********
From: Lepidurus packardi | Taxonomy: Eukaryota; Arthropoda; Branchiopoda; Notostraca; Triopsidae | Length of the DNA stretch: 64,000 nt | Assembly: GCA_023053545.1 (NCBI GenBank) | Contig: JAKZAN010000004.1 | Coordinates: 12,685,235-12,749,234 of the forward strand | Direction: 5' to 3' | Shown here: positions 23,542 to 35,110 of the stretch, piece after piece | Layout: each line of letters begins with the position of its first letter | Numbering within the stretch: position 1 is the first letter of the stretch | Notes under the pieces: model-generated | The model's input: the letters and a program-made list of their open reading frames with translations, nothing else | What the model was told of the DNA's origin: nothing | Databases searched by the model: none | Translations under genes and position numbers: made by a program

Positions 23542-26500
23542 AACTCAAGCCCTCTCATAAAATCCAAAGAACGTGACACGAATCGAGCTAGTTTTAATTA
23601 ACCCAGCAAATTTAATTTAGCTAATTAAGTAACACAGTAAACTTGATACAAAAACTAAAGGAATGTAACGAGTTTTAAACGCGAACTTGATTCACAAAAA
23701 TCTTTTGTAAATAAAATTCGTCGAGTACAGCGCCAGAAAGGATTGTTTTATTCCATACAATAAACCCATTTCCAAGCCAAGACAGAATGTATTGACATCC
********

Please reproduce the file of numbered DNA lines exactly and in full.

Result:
From: Lepidurus packardi | Taxonomy: Eukaryota; Arthropoda; Branchiopoda; Notostraca; Triopsidae | Length of the DNA stretch: 64,000 nt | Assembly: GCA_023053545.1 (NCBI GenBank) | Contig: JAKZAN010000004.1 | Coordinates: 12,685,235-12,749,234 of the forward strand | Direction: 5' to 3' | Shown here: positions 23,542 to 35,110 of the stretch, piece after piece | Layout: each line of letters begins with the position of its first letter | Numbering within the stretch: position 1 is the first letter of the stretch | Notes under the pieces: model-generated | The model's input: the letters and a program-made list of their open reading frames with translations, nothing else | What the model was told of the DNA's origin: nothing | Databases searched by the model: none | Translations under genes and position numbers: made by a program

Positions 23542-26500
23542 AACTCAAGCCCTCTCATAAAATCCAAAGAACGTGACACGAATCGAGCTAGTTTTAATTA
23601 ACCCAGCAAATTTAATTTAGCTAATTAAGTAACACAGTAAACTTGATACAAAAACTAAAGGAATGTAACGAGTTTTAAACGCGAACTTGATTCACAAAAA
23701 TCTTTTGTAAATAAAATTCGTCGAGTACAGCGCCAGAAAGGATTGTTTTATTCCATACAATAAACCCATTTCCAAGCCAAGACAGAATGTATTGACATCC